Thoughts and Chicken: Revelation and Sitcom

While Broadway theaters were shuttered and demonstrations erupted across the country protesting the killing of George Floyd, an African-American, by a white police officer, the industry underwent a reckoning to be more inclusive and diverse. As stages are slowly reopening, the number of productions written by African-Americans like Keenan Scott II’s Thoughts of a Colored Man and Douglas Lyons’ Chicken and Biscuits has increased above the usual token two or three per season.

Thoughts of a Colored Man
Luke James, Esau Pritchett, Da’Vinchi, Forrest McClendon, Dyllón Burnside, Tristan Mack Wilds, Bryan Terrell Clark in Thoughts of a Colored Man. Credit: Julieta Cervantes.

While sitting in the masked audience of Thoughts of a Colored Man, I couldn’t help reflecting that not too long ago, non-musical Broadway was dominated by white British authors such as Tom Stoppard and David Hare. A straight play by an American, white or black, male or female, was a rare thing. August Wilson was the exception, not the rule. Scott’s Thoughts is not only unconventional for the Main Stem because it addresses issues of concern for black audiences, but its form is also a rarity. This dynamic, intense piece is sort of a male version of Ntozake Shange’s for colored girls who have considered suicide/when the rainbow is enuf, one of the few non-musicals by a black author to achieve a long Broadway commercial run and announced for a revival next season. Shange’s choreopoem followed seven female characters, named only by the color of their costumes as they expressed the joys and challenges of being women and black in America in dance and poetic terms.

Thoughts of a Colored Man
Da’Vinchi and Dyllón Burnside in Thoughts of a Colored Man.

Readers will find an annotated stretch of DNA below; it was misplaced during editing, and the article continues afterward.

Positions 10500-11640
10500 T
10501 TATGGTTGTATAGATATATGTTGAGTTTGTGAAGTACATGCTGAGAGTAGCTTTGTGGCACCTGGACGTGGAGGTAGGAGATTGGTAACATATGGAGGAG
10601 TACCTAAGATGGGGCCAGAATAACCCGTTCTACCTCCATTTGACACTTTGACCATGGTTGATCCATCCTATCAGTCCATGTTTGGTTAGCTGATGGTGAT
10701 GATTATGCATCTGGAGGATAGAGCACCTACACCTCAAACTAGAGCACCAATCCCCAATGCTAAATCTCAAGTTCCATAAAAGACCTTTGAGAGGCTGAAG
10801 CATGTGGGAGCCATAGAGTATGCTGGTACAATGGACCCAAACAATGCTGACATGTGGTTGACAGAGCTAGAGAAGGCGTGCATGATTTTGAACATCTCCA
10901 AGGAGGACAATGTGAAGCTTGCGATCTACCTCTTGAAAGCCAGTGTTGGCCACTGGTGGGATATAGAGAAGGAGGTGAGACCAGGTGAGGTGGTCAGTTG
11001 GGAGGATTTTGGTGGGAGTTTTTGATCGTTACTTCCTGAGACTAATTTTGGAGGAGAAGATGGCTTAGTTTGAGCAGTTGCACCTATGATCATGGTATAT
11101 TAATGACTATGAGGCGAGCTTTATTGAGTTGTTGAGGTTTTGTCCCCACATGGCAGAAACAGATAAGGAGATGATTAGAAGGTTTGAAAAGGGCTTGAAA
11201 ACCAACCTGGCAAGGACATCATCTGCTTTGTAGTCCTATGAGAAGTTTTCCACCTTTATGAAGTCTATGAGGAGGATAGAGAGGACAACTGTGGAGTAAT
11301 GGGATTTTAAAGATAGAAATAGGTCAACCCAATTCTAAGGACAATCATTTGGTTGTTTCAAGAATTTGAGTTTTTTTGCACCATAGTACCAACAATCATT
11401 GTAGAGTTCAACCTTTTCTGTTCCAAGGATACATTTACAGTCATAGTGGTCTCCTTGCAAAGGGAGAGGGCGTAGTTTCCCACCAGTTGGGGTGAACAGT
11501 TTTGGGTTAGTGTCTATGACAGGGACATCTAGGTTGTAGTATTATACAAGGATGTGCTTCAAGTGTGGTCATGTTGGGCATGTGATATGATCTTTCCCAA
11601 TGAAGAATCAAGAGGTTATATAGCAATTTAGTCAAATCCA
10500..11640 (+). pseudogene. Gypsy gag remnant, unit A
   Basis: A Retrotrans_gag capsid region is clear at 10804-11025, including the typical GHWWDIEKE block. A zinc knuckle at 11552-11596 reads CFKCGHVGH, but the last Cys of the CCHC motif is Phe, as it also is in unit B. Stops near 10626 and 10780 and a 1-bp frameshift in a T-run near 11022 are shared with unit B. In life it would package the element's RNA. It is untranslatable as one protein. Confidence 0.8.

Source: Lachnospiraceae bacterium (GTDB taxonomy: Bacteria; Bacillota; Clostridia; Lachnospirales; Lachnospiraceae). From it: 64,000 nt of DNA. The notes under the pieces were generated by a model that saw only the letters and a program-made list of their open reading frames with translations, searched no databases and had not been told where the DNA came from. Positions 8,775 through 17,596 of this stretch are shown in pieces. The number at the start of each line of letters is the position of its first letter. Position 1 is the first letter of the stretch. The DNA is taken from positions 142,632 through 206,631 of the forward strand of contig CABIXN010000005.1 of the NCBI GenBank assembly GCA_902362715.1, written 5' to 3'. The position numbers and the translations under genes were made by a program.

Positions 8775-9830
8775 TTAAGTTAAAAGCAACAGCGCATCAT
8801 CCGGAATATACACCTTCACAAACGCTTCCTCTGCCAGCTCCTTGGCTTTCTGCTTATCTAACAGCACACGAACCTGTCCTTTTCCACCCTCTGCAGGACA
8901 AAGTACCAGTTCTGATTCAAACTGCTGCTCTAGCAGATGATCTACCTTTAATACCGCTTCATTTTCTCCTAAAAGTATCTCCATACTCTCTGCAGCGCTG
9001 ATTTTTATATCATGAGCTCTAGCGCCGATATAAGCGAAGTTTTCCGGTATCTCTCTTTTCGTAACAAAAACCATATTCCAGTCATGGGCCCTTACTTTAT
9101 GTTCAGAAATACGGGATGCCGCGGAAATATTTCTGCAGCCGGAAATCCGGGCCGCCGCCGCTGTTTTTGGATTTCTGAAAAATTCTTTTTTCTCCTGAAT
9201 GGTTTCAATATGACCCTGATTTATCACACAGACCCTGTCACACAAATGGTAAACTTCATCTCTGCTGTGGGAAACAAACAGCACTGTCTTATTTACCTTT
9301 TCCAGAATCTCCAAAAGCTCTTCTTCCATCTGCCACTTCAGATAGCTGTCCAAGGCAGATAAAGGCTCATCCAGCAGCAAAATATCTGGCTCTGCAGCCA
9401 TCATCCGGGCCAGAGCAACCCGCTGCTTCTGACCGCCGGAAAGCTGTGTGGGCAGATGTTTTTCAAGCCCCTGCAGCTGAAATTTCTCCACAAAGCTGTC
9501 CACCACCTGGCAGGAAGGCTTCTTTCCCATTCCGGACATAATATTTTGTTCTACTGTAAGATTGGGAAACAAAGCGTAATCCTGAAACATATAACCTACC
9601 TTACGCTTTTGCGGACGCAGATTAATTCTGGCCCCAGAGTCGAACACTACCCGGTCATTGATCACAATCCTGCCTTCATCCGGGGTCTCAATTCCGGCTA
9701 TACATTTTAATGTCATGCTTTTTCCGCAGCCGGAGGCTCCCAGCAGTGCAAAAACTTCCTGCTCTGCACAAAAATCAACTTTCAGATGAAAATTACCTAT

Credit: Julieta Cervantes.

Here we focus on seven African-American men identified only by the emotions they primarily express throughout a single day in a changing Brooklyn neighborhood. There is more plot and structure than in Shange’s free-form style, but Scott is equally poetic,  imaginative and searing. From a wide-ranging barbershop confab to a high-school basketball court to waiting in line for the latest sneakers, Scott delivers a passionate panorama of the brutal and precarious state of the black male condition. Steve H. Broadax III’s fluid direction balances humor, pathos and rage.

The ensemble makes each man an individual with multiple dimensions. Particularly impressive are Forrest McClendon’s Depression, Bryan Terrell Clark’s Happiness, and Esau Pritchett’s Wisdom. McClendon skillfully suppresses Depression’s disappointment at having to work at a Whole Foods while holding a master’s degree in Engineering. His quips drip with sarcasm and his yearning for a better life is palpable. Clark finds comic gold in the elaborate charades Happiness, a gay businessman, must go through to find acceptance from straight black men. His expressions and asides to the audience when confronted with homophobia bring the house down. Pritchett exudes dignity and experience as a Nigerian emigre, seeking to pass on his sage knowledge to a younger generation.

Da’Vinchi displays depth as Lust who initially seems like a thoughtless street kid, but hides a gaping wound. Dyllon Burnside beautifully handles Scott’s most romantic poetry as Love. Luke James sings with passion as Passion and Tristan Mack Wilds simmers with frustration as Anger, an athletic coach burning over a system which exploits his students. Robert Brill’s urban set, Ryan O’Gara’s mood-setting, luminous lighting and Sven Ortel’s projections provide the perfect environment for this thought-provoking Thoughts.